After further considering what was initially thought to be an off-hand observation from a broadcaster, Imira has put a live-action version of its girl-skewing animated series Lola & Virginia into production for delivery this September that brings the two rival high school characters to life—something that took three attempts to get just right. The first pilot produced in Latin America didn’t live up to European production standards. The second mixed live action and animation, effectively lowering the age target below what buyers were expecting. The third time proved to be the proverbial charm, however. Imira partnered with Italy’s RAI and prodco Brave, found a stellar cast, landed some top-rated Italian actors and focused on producing the show with an international scope.

The studio is now partnering with Brave Film in Rome for its first full-fledged original live-action series eBand, a 26 x 26-minute music-centric series that follows five high school friends who have a secret life as a virtual rock group. (At press time, the series was in production in Italy and selected eps were being dubbed into English for MIPCOM.)

For London-based Novel Entertainment’s Lucinda Whiteley, bringing animated character Horrid Henry to life for a live-action feature film relied on astute casting and nerves of steel.

“With live action, you’ve got 120 people and the camera rolling. Every single second is money,” says Whiteley. She explains that animated series are built from the bottom up by recording voices, storyboarding and finally animating. Whereas taking on a live-action shoot had a completely different set of variables that included working with actors and managing a tight schedule that lived on the edge of longer shooting hours with a slower turnaround.

Extending a brand that already exists in animation into live action meant bringing the squash-and-stretch world of the series to life.  So the special effects required to make Henry’s temper transform him into a dinosaur, for example, had to be built into the budget.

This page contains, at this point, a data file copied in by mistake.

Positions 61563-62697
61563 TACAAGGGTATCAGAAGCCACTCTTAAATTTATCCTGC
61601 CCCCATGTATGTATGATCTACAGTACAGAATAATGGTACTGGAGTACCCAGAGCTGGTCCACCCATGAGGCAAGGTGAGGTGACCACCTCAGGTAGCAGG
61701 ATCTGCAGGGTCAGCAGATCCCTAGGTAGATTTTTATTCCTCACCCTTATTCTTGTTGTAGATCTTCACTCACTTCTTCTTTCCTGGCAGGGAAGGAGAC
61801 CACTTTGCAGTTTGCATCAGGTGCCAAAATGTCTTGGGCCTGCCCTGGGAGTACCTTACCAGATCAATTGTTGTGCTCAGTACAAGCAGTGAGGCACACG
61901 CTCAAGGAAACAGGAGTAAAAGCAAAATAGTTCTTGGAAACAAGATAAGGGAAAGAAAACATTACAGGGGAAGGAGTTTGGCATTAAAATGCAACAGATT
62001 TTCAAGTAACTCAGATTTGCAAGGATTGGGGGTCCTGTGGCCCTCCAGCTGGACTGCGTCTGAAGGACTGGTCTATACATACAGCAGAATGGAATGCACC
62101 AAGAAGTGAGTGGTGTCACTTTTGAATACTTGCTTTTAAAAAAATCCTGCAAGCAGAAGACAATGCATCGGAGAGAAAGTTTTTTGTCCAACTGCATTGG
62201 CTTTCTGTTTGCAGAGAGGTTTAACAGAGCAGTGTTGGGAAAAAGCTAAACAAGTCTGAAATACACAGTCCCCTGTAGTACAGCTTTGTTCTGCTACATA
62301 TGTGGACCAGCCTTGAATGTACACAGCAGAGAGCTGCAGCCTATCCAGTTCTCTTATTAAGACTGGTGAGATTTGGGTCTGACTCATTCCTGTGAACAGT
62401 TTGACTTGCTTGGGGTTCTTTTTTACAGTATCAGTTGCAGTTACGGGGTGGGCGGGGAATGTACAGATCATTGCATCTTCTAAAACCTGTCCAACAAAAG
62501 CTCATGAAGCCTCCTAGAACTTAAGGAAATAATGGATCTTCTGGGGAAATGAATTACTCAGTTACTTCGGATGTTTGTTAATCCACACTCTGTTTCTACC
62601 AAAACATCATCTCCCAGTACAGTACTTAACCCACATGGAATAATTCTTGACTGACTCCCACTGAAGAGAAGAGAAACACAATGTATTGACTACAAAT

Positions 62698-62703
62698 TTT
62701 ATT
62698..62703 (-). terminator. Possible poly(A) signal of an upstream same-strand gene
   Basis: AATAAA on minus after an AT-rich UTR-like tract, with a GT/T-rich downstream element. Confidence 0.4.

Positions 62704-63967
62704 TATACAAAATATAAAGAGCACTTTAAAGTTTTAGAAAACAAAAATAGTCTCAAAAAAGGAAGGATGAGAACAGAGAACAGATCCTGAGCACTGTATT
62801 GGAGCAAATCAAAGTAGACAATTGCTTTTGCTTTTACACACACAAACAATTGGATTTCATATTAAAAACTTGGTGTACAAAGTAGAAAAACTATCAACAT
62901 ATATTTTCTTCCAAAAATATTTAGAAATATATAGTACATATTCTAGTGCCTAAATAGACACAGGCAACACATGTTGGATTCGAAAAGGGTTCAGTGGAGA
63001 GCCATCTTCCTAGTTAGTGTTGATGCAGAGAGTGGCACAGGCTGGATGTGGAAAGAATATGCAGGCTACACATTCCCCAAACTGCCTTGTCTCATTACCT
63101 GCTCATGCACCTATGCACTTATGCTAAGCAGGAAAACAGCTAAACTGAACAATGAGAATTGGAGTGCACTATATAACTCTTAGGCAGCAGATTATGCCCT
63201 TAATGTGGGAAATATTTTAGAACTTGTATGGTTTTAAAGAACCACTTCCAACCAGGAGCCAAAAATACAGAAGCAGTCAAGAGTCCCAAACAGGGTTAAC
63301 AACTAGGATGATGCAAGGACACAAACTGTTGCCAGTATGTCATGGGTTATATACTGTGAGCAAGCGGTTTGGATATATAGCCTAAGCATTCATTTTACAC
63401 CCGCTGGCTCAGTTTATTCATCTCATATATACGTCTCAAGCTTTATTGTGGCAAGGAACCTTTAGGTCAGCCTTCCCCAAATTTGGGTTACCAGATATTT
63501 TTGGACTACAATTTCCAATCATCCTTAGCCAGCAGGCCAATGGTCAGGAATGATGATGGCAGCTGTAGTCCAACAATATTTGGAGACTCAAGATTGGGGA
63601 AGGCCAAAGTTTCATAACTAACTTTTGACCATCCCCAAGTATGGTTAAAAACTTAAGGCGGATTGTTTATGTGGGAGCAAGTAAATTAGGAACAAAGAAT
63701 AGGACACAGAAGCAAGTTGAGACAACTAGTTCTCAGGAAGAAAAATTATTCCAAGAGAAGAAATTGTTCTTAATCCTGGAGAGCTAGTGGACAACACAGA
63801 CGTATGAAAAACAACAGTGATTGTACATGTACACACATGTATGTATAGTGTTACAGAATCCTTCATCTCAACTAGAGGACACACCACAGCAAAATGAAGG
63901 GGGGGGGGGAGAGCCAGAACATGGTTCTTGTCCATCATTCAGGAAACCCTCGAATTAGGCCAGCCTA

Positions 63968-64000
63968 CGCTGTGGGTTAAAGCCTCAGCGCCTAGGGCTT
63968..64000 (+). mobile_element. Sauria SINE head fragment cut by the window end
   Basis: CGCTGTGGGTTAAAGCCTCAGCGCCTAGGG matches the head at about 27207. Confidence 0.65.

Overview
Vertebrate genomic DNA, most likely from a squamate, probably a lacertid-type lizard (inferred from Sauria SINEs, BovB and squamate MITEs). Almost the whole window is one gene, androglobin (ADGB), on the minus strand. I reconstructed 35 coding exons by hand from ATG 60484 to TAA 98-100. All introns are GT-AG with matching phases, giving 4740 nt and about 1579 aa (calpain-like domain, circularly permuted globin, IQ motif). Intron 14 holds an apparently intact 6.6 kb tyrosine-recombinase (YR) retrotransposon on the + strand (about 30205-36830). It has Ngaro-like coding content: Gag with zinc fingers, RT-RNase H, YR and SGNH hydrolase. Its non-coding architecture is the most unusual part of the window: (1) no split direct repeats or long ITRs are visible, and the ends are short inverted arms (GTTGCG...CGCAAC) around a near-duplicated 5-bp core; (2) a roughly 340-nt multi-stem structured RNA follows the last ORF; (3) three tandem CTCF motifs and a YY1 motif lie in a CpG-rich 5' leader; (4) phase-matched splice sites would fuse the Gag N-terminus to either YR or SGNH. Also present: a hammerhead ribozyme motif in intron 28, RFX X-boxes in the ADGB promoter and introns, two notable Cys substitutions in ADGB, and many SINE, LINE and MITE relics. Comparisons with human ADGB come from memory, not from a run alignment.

As for the creative challenges in transitioning an already popular animated character into the live-action realm, Whiteley says there was some debate as to what the real-life Horrid Henry would look like. “To me, the point is that they embody the spirit of the character,” she says.

Whiteley says Novel also made a point of keeping the flesh-and-blood adult players caricature-like, and including as many references as possible to the animated content, right down to Harry’s wardrobe and room décor.

Finding the right fit
Paris, France-based Moonscoop is also heading into production with its first full-fledged live-action tween/teen comedy series, My Phone Genie, with sister company Lux Animation, UK-based Talent Television and Telegael in Ireland. Moonscoop president of worldwide distribution Lionel Marty says the company began planning the project as the demand for live action started to spike a few years ago, but admits the limited number of co-production opportunities in France delayed the greenlight. (CiTV, in association with ZDF/ZDF Enterprises, has commissioned the 26 x half-hour series.)

Marty says the tween comedy about a girl who just happens to have a havoc-wreaking genie living in her phone (lamps are like sooo last century) is similar enough in pacing to a toon that animation writers are handling the scripts. However, his first production meetings revolved around casting and set design and proved to be a completely different experience from building an animated series from scratch.

The company is also producing the fifth season of animated series Code Lyoko with co-pro partners France Télévisions and Canal J, in a brand-new live-action/CGI-animated mix. Marty says the show continued to gain fans online even after the last season aired in 2007. Thousands of messages asking for more Code Lyoko convinced the studio to not only bring the series back to life, but to also infuse it with live actors, which Marty says brings new plot possibilities and a greater range of emotions. He says the ultimate goal is to offer the new hybrid as a format, by shooting the live-action sequences with local actors.